Adenovirus in Reptiles
The genus Atadenovirus is composed of a number of different virus species that infect specific types of reptiles:
- Agamid adenovirus 1 (bearded dragons, which is the most widespread in the U.S.)
- Chameleonid adenovirus 1 (chameleons)
- Eublepharid adenovirus 1 (leopard geckos and fat-tailed geckos)
- Gekkonid adenovirus 1 (other gecko species)
- Helodermatid adenovirus 1 and 2 (Gila monsters and beaded lizards)
- Scincid adenovirus 1 (blue-tongued skinks)
- Snake adenovirus 1 and 2 (different snake species like kingsnakes).
Another genus, Siadenovirus, infects the Sualwesi forest turtle, and there is a new genus, Testadenovirus, that infects other turtles and tortoises. Adenoviruses also infect alligators and crocodiles and seem mostly to cause liver disease in young animals, which can lead to slow growth and runting.
Most reptiles infected with an adenovirus are immune suppressed to some degree and commonly have stomach, intestine and liver problems; less common issues include kidney, bone marrow and brain disease. In bearded dragons, there is often a co-infection (two infections at the same time) with coccidiosis and Agamid adenovirus 1, or mycoplasma with Helodermatid adenovirus 2.
Young, old and stressed animals appear to be at the greatest risk of getting the disease. What is commonly seen is young animals that fail to thrive and grow well, have high death rates, don’t eat well, and often lose weight. Those that survive often are termed “poor doers’ for the rest of their lives. In bearded dragons infected with Agamid adenovirus 1, liver and gastro-intestinal disease is commonly seen, while in older animals chronic gastro-intestinal disease is seen more often. Bearded dragons infected with Helodermatid adenovirus 2 often have lung problems.
However, it is possible that an animal infected with adenovirus will not be sick but can still spread the disease. These animals are known as carriers and can be a problem for the other animals in the collection. We don’t know how common this carrier state is, so collections that regularly have lots of new animals are at greater risk of introducing the disease to the other animals.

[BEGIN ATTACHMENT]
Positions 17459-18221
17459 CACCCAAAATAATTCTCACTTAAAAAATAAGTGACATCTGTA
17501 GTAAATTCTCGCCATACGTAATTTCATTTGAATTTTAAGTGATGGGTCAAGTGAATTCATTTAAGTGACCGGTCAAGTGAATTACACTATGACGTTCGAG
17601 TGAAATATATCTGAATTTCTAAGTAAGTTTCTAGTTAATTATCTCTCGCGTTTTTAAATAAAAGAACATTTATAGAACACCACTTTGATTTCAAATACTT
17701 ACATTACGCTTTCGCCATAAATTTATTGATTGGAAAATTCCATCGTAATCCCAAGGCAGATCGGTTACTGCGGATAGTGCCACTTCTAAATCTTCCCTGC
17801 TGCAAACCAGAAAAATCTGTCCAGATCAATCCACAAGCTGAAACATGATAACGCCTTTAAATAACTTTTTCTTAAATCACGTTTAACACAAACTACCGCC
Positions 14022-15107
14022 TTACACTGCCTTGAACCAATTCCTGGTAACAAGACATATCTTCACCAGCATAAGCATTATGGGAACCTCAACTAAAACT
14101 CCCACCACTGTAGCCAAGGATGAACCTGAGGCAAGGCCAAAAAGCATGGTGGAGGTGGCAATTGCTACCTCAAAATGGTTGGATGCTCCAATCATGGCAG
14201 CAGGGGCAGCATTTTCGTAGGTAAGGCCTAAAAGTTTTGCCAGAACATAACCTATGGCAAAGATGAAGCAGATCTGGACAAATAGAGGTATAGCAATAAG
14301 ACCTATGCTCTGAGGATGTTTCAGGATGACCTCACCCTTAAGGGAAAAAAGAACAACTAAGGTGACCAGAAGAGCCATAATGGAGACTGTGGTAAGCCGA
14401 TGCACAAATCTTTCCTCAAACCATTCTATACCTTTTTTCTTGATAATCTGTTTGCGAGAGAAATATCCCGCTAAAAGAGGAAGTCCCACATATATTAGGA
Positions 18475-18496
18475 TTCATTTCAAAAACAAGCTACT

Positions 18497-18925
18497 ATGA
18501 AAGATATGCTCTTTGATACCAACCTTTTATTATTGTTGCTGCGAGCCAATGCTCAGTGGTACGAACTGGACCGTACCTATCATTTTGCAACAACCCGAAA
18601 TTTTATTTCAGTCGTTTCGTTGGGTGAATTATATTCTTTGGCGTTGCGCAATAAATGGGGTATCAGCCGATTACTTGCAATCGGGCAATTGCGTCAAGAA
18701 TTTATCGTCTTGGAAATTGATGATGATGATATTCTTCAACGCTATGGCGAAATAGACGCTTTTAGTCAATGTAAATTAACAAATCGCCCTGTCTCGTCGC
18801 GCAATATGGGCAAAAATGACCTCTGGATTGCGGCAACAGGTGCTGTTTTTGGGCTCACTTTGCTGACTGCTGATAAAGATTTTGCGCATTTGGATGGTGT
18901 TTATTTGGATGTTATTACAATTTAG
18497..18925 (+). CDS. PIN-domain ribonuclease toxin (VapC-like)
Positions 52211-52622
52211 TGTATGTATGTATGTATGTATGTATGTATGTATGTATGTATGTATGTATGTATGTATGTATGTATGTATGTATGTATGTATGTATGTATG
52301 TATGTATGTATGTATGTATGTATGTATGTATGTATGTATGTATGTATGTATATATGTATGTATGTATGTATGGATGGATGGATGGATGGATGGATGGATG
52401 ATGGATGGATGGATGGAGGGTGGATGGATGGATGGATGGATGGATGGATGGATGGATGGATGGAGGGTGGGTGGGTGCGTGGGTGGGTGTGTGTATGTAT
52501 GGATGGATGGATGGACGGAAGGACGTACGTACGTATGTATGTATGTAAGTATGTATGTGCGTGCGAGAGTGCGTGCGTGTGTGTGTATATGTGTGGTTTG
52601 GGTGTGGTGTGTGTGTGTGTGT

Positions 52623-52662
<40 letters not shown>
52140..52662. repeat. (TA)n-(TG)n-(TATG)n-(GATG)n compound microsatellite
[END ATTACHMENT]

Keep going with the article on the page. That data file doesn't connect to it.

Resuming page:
Transmission is through the fecal-oral route, i.e., coming into contact with a reptile’s feces, which can then go in the mouth.
There is no known risk of infection to humans from reptile adenoviruses, so you don’t have to worry about people.
It seems that almost any reptile can be infected. The adenovirus that infects bearded dragons (Agamid adenovirus 1), seems to be wide-spread in captive bearded dragon populations in the U.S.
Reptiles with an adenovirus infection are usually just sick. They have non-specific signs, or what pet owners sometimes call “poor doers” or “ain’t doing right.” This means that your animal has signs of illness that could have many causes. Your veterinarian will start by taking a thorough medical and husbandry history and give a physical examination. Blood will be taken from your reptile for a complete blood count and plasma chemistry in addition to X-rays.
There are now a few specific tests to determine if your reptile has an adenovirus infection; all are polymerase chain reaction (PCR) tests. Regardless of the type of PCR used, the products should be sequenced to make sure which type of adenovirus is there (these tests can identify adenoviruses of prey animals). The best sample for this test is from the cloaca, and it’s often called a cloacal wash or cloacal swab. Neither a wash nor a swab requires sedation.
Unfortunately, there is no specific treatment. Supportive treatment measures include fluids, antibiotics, and force feeding. Feeding tubes can also help, and can be the red-rubber catheter or metal ones of the appropriate size. We don’t know which reptiles might respond, and it may not help at all.
To help with recovery, reduce stress by not handling your reptile unecessarily during treatment, and make any husbandry changes suggested by your veterinarian.
Many reptiles that survive an infection with adenovirus become carriers and can still transmit the disease to others. Discuss this with your veterinarian.
One drug that can be used for treating infections with adenovirus is called cidofovir. This drug has been found to be effective in treating mammals, so you can discuss this with your veterinarian.
The goal is not to allow the disease to enter the collection. Quarantine monitoring is critical: all reptiles coming into a collection should have a PCR test performed for adenoviruses before they join.
Using separate clean utensils for each cage and washing hands between cages and handling of animals is essential as the main mode of transmission is transferring the feces of infected animals to uninfected animals on cleaning tools or the owner’s hands.
Providing a stress-free environment and the best husbandry practices are the most important aspects of preventing adenoviral disease.
Adenoviruses are hard to kill in the environment and so disinfection is difficult to achieve.